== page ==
D.J. Neeley | Civil Patriot

I’ve prided myself on watching just about every election irregularities hearing over the past several weeks. 

  • Pennsylvania. Check. 
  • Arizona. Check. 
  • Georgia. Check. 
  • Michigan. Check.
  • Nevada. Check. 
  • Wisconsin. Check. 

If I could sum up all of these hearings in a few brief words it would look like this:

  • Experts: Here’s our proof that a zillion dead people voted. 
  • Them: We see nothing. 
  • Experts: Here’s proof that the machines were active on the Internet, something that should never have happened. 
  • Them: We see nothing. 
  • Experts: All of our statisticians (who’ve risked their reputations to testify) have spent countless hours proving statistical anomalies and a wide range of fraudulent activities. 
  • Them: We see nothing.

    Okay, that might be a slight exaggeration. In many of these states there are representatives who do see. But look what they’re up against. Check out the following Mainstream Media headlines related to these hearings and fraud charges in general:

Senate hearing elevates baseless claims of election fraud
(ABC)

Surveillance tape breeds false fraud claims in Georgia
(AP)

Georgia Republican election official says Trump’s false voter fraud claims undermine democracy
(CNBC)

No bias here, folks. Nothing to see.

Today I happened upon a live-stream of the Georgia Senate Subcommittee Hearing (part two). As always, I found the testimonies of the various participants compelling, along with the evidence they submitted. Surely someone would see the truth this time. . .right?

I was pleased to hear a balanced and thoughtful summary from Senator William Ligon (District 3) as the hearing concluded: 

“How do you give a proper analogy of this? And I think, what if I walked into my bank and I saw money being treated the way these ballots are being treated? And I went to a teller and I said, “I’d like to see what’s in my account” and he said, “Well, we’re not going to show you your transactions and if you ask me again I’ll call the Sheriff and have you removed.” You know, I would immediately go to the president and demand that they give me my money because I would want to take it somewhere else where I’d know they were going to take care of it and treat it properly.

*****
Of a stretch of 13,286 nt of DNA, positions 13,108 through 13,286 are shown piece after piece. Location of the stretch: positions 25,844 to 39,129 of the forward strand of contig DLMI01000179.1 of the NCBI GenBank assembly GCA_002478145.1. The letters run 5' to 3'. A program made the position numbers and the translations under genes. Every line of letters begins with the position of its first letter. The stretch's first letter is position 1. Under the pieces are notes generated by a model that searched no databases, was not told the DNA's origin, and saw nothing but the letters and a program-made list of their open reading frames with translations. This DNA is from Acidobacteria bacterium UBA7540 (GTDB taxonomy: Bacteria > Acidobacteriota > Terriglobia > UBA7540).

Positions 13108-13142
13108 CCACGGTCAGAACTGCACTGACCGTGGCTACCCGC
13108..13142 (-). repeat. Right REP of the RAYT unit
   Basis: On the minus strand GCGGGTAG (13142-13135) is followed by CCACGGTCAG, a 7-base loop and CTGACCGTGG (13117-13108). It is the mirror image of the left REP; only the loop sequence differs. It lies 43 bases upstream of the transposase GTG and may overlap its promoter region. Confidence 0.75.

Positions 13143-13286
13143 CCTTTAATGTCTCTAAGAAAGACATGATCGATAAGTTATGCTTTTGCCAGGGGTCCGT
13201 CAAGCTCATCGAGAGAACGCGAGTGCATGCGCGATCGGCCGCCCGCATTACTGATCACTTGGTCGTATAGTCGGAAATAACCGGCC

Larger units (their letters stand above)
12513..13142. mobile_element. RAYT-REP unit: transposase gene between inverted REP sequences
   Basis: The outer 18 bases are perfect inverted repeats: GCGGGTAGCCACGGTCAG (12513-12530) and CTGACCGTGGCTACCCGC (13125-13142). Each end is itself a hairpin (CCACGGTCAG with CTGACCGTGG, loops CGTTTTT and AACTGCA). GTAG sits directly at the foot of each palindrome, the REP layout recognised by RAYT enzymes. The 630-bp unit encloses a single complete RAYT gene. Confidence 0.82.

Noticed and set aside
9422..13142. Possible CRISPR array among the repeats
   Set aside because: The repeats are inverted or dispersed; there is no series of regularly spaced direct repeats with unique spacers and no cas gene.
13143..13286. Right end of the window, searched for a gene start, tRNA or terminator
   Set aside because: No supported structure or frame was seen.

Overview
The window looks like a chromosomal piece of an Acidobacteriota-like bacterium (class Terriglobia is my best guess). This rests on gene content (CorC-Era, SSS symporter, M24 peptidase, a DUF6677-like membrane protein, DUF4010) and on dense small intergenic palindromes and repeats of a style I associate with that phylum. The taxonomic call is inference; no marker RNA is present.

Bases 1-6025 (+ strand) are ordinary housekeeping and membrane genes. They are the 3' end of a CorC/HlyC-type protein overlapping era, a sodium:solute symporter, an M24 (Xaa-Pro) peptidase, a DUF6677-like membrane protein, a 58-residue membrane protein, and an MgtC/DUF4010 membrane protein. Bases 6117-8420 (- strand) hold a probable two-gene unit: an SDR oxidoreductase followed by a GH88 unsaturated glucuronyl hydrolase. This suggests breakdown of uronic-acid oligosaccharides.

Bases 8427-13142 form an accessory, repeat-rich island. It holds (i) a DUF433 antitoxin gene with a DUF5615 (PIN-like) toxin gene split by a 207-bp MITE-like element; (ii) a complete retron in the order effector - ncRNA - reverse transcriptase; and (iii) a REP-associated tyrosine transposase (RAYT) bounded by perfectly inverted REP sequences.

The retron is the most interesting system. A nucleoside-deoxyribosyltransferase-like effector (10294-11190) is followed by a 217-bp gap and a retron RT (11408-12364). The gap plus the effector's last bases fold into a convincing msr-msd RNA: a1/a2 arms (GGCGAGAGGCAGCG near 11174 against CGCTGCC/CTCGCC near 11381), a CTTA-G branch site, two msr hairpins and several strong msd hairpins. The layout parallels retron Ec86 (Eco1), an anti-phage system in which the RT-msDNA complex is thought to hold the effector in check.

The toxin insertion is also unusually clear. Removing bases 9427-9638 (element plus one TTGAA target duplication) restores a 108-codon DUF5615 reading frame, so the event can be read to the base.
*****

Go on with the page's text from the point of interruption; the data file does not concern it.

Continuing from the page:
“Then I thought about that more and I thought, “You know, we’re talking about something that people see, really, as more important than money. Because a vote determines the type of country or state that you live in. How you will live. Your future. In a sense, it embodies all of the God-given rights and liberties that our forefathers enshrined in our founding documents. And people know that and understand that. And I believe that we’re seeing that people want to see that right jealously guarded, vigorously defended, and when there’s an offense to it, they want to see it aggressively prosecuted and they want it corrected and they want it set right. 

“In my opinion, I believe that we should come together as a body to meet and to look into these things and to consider what should be done for this past election, what should be done for the future elections. In that regard, it is my hope that going forward, that some of the things that we’ve uncovered and the recommendations that have been presented in our report will be considered by the next legislature which meets, and that serious steps will be taken to ensure that we never find ourselves in a position like this again. And that we have a system of voting for our elections that we’re proud of, that we have confidence in, and then we can all. . .we can vote and we can be satisfied that the results of that election do in fact reflect the will of the people and then we can move on and just enjoy the tremendous gift that we have in this country.”

Kudos, Senator. You’ve almost restored my faith in elected officials. 

Almost. 

 

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